Saint Oscar: A Foreword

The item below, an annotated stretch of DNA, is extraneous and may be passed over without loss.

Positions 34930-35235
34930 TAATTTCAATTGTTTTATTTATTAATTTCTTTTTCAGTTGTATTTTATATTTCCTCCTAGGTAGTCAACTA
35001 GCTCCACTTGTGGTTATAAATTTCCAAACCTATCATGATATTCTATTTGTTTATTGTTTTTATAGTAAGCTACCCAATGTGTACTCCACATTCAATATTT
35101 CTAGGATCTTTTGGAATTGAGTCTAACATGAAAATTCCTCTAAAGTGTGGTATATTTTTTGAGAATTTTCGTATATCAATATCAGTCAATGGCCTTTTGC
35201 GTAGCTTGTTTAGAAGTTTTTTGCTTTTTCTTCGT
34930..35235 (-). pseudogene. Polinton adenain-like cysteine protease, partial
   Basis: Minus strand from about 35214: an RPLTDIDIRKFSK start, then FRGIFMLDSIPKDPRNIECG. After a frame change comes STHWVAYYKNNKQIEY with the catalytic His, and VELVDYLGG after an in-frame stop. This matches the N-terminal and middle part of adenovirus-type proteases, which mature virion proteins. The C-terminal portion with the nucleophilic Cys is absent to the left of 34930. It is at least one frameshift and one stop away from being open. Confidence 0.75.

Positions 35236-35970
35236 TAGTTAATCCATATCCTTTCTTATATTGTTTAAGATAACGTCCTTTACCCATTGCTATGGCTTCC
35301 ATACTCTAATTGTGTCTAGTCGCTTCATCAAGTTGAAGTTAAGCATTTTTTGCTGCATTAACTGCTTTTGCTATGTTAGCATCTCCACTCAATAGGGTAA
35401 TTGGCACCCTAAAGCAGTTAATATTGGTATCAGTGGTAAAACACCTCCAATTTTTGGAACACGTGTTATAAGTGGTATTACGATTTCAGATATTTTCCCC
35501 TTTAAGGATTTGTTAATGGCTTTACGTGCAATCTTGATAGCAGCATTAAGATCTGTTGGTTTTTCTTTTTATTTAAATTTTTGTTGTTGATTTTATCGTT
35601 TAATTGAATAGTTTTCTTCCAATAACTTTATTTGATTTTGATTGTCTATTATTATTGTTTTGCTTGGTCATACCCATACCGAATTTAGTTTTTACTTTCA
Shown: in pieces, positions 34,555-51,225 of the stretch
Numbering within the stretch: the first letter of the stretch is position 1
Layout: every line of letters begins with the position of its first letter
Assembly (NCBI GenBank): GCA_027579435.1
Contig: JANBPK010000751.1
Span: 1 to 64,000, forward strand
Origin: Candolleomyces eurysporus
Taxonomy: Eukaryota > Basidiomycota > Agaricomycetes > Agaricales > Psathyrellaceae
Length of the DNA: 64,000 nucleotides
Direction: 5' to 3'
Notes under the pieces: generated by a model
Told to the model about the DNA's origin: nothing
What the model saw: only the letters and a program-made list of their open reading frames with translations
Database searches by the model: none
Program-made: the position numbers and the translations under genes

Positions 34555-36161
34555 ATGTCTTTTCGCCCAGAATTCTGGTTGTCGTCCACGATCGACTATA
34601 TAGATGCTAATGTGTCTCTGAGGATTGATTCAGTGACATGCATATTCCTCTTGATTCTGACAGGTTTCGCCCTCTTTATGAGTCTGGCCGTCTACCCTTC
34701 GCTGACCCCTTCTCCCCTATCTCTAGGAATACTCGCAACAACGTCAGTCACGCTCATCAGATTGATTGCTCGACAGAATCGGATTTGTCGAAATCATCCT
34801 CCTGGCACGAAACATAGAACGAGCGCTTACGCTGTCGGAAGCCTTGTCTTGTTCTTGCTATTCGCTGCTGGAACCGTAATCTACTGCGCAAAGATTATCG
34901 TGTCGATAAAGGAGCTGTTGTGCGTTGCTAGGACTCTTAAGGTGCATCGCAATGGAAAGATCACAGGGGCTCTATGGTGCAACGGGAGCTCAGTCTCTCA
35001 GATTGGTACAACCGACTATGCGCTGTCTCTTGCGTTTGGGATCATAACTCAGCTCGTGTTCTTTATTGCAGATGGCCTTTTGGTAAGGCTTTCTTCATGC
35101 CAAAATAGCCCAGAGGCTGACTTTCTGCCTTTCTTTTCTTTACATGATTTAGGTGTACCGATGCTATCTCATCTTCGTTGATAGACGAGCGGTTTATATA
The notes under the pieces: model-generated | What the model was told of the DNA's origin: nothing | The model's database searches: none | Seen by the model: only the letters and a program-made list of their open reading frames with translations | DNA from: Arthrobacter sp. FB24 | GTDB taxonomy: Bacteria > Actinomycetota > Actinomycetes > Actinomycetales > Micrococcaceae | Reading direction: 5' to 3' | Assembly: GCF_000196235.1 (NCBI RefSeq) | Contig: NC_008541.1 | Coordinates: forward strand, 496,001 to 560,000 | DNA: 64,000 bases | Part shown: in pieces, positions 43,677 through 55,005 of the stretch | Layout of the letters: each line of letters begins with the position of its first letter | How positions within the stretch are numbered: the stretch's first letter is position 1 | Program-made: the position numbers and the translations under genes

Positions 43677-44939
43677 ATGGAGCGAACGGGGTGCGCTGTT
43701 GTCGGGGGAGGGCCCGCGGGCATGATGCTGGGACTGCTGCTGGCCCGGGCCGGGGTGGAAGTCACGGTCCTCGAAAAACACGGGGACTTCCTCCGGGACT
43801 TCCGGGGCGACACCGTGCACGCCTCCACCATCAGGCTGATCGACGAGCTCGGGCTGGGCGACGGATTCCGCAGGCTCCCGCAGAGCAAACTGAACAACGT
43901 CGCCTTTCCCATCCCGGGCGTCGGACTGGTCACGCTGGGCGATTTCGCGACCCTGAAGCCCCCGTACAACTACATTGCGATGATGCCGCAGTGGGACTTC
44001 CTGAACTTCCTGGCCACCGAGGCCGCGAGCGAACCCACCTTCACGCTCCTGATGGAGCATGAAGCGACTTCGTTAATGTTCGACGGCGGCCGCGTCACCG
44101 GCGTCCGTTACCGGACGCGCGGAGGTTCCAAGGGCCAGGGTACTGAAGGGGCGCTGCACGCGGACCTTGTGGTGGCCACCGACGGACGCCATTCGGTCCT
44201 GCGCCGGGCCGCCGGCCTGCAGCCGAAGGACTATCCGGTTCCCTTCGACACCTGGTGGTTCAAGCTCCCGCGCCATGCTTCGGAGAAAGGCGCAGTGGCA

I first thought of writing about Oscar Wilde when I discovered that hardly any of the Oxford students who asked to study him with me realized that he was Irish. [*] Ed. note: This text was written as the foreword to Saint Oscar, a new play by Terry Eagleton published by Field Day Theatre Company, Foyle Arts Centre, Old Foyle College, Lawrence Hill, Derry, N. Ireland. Saint Oscar, produced by Trevor Griffiths with the Field Day Company, is touring twenty-two venues in Northern and Southern Ireland between 25 September and 25 November, including the Lyric Players Theatre, Belfast (30 October–4 November) and the Abbey Theatre, Dublin (6–11 November). Since Wilde himself realized this only fitfully, this is hardly a grievous crime, though it might be said to be evidence of one. English students of literature would know of course that Yeats and Joyce were Irish, and probably—thinking of those tasty babies of A Modest Proposal—Jonathan Swift; but it is more doubtful that they could name the nationality of Sterne, Sheridan, Goldsmith and Burke, and they might even hesitate over Bernard Shaw. British cultural imperialism has long annexed these gifted offshore islanders to its own literary canon, and of course Wilde himself was in many ways glad enough to be recruited. Yet several of the characteristics which make him appear most typically upper-class English—the scorn for bourgeois normality, the flamboyant selfdisplay, the verbal brio and iconoclasm—are also, interestingly enough, where one might claim he is most distinctively Irish; and pondering this odd paradox was one point of origin of this play.
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